With select seasons of The Bad Girls Club now available on Hulu, many viewers are taking a walk down memory lane to simpler times of reality TV gold.
The BGC franchise lasted a whopping 17 seasons with additional spin-offs featuring fan-favorite bad girls. The show kicked off in 2006 and polarized audiences with the outspoken personalities featured on the program. Sun Times writer Mary Mitchell went so far as to call the series “hazardous to the female psyche” and “disturbing ” in 2011. Each season, bad girls from across America would move into the BGC mansion to party hard and fight harder. Secret alliances were forged, friendship bonds were broken and trust was often tested to the point of altercation. It was kind of like Survivor meets WWE with alcohol in the mix.
Taking its many controversies in stride, Bad Girls Club was a staple in the reality television boom of the later 2000’s. The early Obama administration marked a crucial turning point in pop culture, wherein the nightclub scene ruled music, fashion and celebrity just before social media made its takeover. Reality television casts like that of Bad Girls Club fully embodied the trends of the era, which leaned into inspiration from radio divas of the time like Lady Gaga and Rihanna who steered the direction of mall fashion from the iTunes charts. Consumer affordability met the gaudiness of the over-publicized Hollywood nightlife scene, creating a distinct, vibrant style for outgoing hot girls and boys of the time fixated on “swag.“
The set design of these shows saw no exception to these trends. The BGC formula of filming ensemble casts’ extended stay in mansions across America was followed by countless other competition-based series. In this particular production setting, decor in said mansions mirrored flashy, overbright stylings of nightclubs and pulled elements from hip hop culture and pop music to create sets that felt like an experience.
Vibrant color pairings, neon signs, animal print, furs, disco balls and other blinged-out pieces were among the reality house staples of the time.
New Jersey-based interior designer Courtney Sloane designed the set for the first two cycles of America’s Next Top Model. Also a home designer to stars like Queen Latifah, Sloane said in a Vibe Magazine interview that her design process for famous clients pulled inspirations from “clubs, hot spots and films.” On designing for P. Diddy in 2000, Sloane said: “Hip hop is becoming more sophisticated.”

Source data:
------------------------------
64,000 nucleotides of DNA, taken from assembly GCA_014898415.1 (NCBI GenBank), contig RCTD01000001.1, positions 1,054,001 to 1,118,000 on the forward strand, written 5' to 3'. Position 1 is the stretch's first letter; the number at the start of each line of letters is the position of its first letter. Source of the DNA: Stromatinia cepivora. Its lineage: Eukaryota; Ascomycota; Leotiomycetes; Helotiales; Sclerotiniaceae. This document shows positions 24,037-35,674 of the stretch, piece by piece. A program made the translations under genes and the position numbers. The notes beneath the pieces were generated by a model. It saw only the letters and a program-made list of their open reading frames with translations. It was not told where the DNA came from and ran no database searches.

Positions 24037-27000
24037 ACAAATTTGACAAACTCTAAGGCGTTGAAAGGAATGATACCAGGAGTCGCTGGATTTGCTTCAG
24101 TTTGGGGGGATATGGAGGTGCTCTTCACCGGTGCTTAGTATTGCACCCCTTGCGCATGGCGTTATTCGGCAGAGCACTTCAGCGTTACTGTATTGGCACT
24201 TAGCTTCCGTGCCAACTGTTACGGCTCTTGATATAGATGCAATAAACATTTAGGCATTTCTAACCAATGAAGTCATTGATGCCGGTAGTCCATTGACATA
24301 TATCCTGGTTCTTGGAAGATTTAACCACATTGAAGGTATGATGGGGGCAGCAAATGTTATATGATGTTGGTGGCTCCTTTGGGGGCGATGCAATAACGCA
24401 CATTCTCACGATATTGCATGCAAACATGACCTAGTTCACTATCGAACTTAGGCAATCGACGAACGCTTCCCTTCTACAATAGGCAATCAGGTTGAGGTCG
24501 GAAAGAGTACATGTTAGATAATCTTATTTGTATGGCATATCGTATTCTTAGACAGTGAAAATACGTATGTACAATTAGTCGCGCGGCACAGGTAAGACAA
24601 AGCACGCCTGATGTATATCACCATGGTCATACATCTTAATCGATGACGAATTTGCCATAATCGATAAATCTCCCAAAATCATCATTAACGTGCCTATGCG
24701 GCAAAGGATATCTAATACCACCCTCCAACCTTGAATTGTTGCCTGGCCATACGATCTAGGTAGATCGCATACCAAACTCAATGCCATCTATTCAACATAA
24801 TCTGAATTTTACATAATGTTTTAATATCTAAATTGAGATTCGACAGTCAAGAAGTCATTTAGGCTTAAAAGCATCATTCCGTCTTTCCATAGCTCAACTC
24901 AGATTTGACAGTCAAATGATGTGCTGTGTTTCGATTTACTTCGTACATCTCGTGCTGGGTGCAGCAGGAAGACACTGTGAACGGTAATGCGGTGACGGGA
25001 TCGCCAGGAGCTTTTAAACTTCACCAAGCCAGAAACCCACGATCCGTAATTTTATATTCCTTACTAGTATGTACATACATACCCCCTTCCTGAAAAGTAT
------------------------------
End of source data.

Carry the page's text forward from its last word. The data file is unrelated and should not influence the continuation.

By comparison, the interior design of today’s internet influencers has taken a bland turn from the maximalism of MTV, VH1 and Oxygen. YouTubers and Instagram stars’ large homes, which are broadcasted on the scale that reality TV was ten years ago, appear in today as more minimalist and sterile. The noticeable pivot away from set design in “reality” genre content almost functions as a blank canvas to display the lightning-speed trend cycle of designer fashion in homes.
For example, California rapper Blueface has filmed an at-home version of “Bad Girls Club” available on premium content site OnlyFans. Similar to Oxygen network’s series, the home production invited several women into Blueface’s luxury home to fight, play and cause drama on camera. The home where the series took place is now available for rent on Airbnb for $2,500 a night. Though the two series of the same name follow basically the same premise, as the Airbnb photos show, the site for 2020 production had been stripped of the original flare that came with the Bad Girls franchise.
As the internet now dictates pop culture’s every move, the difference between reality content and outright entertainment production have almost become inextricable. Without teams of production behind them, today’s entertainers are able to peddle an ultra-real version of reality via livestream in an instant. Drama between budding stars no longer needs to be orchestrated by show runners in 24/7 filming situations when cat fights can be filmed in private and posted on the world stage moments later with ease.
Our entertainment landscape is changing, but it’s always fun to look back on the reality television that still felt like fantasy.
Header image: Oxygen